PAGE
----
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    Nice, where'd your trip take you? I'd have spent some more time exploring but I had to get back home to work etc.
    #8
  9. AndytheElder

    AndytheElder Adventurer

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    Connecticut
    The plan was to circumnavigate Nova Scotia after using Canuman's adventure route to get across Maine (http://www.advrider.com/forums/showthread.php?t=769424). That part worked out well. Part 2 was to camp at Fundy NP for a few days and that also was great. The evening before I planned on taking the St John ferry to Digby NS I discovered the KLR had a blown countershaft seal.

    After weighing my options, I decided to head back home. Two days later, after taking 50 mph secondary roads all the way to CT, I got back. Trip lasted 7 days. Nova Scotia will have to wait 'til next year.
    #9
  10. ironeagle

    ironeagle Adventurer

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    I was lucky enough not to have any major mechanical issues, although you probably rode yours a wee bit harder on your route! Looks like a trail I should check out myself, probably not for a few months though...
    #10
  11. ironeagle

    ironeagle Adventurer

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    The next day, I set out from my PA campsite hoping to make it to Virginia/WV. I rode into Shenandoah for breakfast (like 4 bucks for the lumberjack special). Looking around, I realized it was probably a good thing I went back to the campsite instead of hit the bars. This was a pretty seedy town, and I kept walking out to my bike to check on it for peace of mind. Signs of rust belt hardship everywhere, and bitterness to boot. Although one guy I met had a pickup with a yuengling tap shifter, so I guess some folks take it in stride… :)

    I hit PA 61 south towards Reading and stuck to back roads from there until I crossed into MD. At this point I was shooting for a campground in WV a bit west of the Antietam battlefield when I learned a couple of valuable life lessons. I finally got to what I thought was the campsite after spending an hour or so lost on back roads but it turned out to be just houses. I asked some locals and they said they'd never heard of a campsite near there. Be forewarned - if you're trying to find the Nahkeeta Campsite in Kearneysville, it's not where google says it is!

    Anyway, Life Lesson One. ALWAYS have a backup campsite or place to sleep. Nothing sucks more than riding around cold, tired and hungry after dark with nowhere to stay. Also, call the campground first to make sure they exist. Common sense, right? Well, not for some folks…

    I ended up at the "Comfort Suites" near Rte. 9 later that night. Needless to say, I didn't pose for any pictures in front. I learned from some locals at a bar nearby that there's a "new" hwy 9 right next to the old one, which is probably why I got lost. In the end, it only cost me $95 and a little pride!

    Monday was Skyline day. I rode south on Route 11 through Martinsburg and past a National Guard base where they keep those big C-5's. I tried to charm the guard to let me get in there and take a couple of pictures (at least of the F-84f monument in front) but she wouldn't have any of it. Maybe one shower wasn't enough…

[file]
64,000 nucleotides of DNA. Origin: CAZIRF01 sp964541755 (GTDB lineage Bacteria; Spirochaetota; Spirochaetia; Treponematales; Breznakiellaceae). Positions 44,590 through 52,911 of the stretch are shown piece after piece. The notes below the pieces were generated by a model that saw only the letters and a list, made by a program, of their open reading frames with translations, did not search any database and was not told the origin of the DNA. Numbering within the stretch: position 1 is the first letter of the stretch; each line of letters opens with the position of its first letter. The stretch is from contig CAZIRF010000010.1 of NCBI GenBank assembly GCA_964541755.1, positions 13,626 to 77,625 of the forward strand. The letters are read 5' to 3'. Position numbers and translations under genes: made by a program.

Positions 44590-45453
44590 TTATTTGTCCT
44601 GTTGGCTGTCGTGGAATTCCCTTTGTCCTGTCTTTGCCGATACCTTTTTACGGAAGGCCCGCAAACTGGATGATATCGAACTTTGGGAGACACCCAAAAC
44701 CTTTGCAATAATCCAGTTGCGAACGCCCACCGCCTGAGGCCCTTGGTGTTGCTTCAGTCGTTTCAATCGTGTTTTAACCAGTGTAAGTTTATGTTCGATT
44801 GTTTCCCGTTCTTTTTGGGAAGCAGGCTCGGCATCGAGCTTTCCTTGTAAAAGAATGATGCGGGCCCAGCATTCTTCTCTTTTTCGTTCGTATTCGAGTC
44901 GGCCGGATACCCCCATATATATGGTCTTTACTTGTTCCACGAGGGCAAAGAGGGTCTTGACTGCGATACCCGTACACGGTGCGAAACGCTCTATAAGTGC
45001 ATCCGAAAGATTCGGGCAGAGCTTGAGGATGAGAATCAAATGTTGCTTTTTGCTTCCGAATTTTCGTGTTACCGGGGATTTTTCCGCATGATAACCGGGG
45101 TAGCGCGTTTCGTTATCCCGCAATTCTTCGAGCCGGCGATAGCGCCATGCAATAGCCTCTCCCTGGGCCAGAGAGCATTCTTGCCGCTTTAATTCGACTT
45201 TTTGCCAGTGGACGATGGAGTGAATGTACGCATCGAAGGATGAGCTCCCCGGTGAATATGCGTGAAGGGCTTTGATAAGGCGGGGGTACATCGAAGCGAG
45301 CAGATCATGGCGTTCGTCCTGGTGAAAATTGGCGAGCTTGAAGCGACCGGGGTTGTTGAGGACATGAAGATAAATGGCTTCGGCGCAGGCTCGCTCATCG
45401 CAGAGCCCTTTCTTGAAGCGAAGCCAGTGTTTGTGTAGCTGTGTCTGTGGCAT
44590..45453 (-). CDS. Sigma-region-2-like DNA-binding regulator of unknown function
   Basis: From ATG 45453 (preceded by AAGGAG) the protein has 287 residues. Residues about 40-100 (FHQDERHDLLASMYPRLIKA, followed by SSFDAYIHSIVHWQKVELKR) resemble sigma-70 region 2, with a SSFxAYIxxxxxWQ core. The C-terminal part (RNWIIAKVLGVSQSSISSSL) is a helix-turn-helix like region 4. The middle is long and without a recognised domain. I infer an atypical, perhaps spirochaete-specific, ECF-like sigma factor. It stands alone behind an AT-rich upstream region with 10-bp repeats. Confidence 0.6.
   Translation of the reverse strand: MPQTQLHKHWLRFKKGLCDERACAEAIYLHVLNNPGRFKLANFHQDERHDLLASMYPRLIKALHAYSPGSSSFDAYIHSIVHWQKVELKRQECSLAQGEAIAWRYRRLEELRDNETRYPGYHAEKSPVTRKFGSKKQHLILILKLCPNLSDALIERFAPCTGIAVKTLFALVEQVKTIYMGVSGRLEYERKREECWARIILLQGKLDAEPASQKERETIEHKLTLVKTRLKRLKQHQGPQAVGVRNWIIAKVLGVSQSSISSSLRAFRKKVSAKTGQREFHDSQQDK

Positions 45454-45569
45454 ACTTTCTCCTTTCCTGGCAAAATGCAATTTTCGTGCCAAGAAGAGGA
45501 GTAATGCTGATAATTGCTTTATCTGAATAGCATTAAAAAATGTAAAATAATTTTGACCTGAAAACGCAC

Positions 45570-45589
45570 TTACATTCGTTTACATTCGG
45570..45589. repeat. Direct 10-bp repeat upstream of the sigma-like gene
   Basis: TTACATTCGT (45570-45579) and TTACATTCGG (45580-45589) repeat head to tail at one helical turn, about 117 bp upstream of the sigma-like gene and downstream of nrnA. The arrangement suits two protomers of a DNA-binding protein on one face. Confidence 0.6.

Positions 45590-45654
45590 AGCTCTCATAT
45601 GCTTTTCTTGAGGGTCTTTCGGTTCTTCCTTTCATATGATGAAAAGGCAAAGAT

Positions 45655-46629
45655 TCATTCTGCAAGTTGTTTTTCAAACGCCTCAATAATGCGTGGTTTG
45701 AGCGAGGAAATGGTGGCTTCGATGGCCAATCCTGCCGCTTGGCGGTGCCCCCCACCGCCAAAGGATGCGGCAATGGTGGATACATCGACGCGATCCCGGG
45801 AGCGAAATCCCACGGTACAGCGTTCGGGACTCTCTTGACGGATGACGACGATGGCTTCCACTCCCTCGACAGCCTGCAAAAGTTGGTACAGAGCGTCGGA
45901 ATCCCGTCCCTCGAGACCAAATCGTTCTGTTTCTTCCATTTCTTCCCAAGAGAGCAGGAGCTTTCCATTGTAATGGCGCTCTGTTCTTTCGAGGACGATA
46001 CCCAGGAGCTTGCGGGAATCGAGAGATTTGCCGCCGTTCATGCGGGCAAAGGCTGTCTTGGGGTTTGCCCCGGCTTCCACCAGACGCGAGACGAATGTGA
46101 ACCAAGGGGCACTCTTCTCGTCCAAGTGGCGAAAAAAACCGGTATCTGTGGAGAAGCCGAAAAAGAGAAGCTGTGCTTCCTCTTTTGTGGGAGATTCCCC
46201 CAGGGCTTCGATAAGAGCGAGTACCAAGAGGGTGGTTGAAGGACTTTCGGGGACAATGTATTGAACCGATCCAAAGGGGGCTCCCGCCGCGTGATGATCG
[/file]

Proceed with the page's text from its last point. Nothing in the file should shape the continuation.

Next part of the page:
Skyline had some superb views, but everything moved pretty slowly and the overlooks sometimes had these sharp turns to get in (as I learned).

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    I was able to get the bike up again after this low-speed oops (gotta be honest though - I had a tough time doing the crawl-backwards method). I flooded the carbs out, which I didn't realize until after I'd attracted a bunch of attention unsuccessfully trying to start the bike.

    To be honest, I think the BRP was even nicer (and the price was right). You could go a little faster in those sweeping turns, and you got a better view of the mountains. I think Big Spy was my favorite overlook, maybe since I got there when the light was just right, and also because I met a guy who was super interested in getting a KLR.


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    My scenic BRP sunset ride was interrupted by a blown headlight fuse. Luckily, I'd had the same problem just before the trip so I knew the problem, and had the better fuses too. Thankfully I got her back together before dark and I was back on the road, despite losing some daylight.

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    I made it to the Lynchburg NW / Blue Ridge Parkway KoA late that night. It's address is listed as "Monroe, VA" but let me tell you - you'd be hard pressed to find this Monroe, or any other town, for miles. The campsite itself was about midway between Lexington and Lynchburg.

    Once I got set up, I decided to forage for some food. I rode the 20 miles or so to Buena Vista, but everything seems so much more remote when you're taking mountain twisties one headlight distance at a time (and sharing the road with some crazy 18-wheelers). I also passed by a couple of cars pulled over by the cops. So in addition to deer, scary unfamiliar mountain roads, nighttime, fast trucks, no cell service, we have drunk drivers coming out to play. Great! Thankfully, my efforts were handsomely rewarded: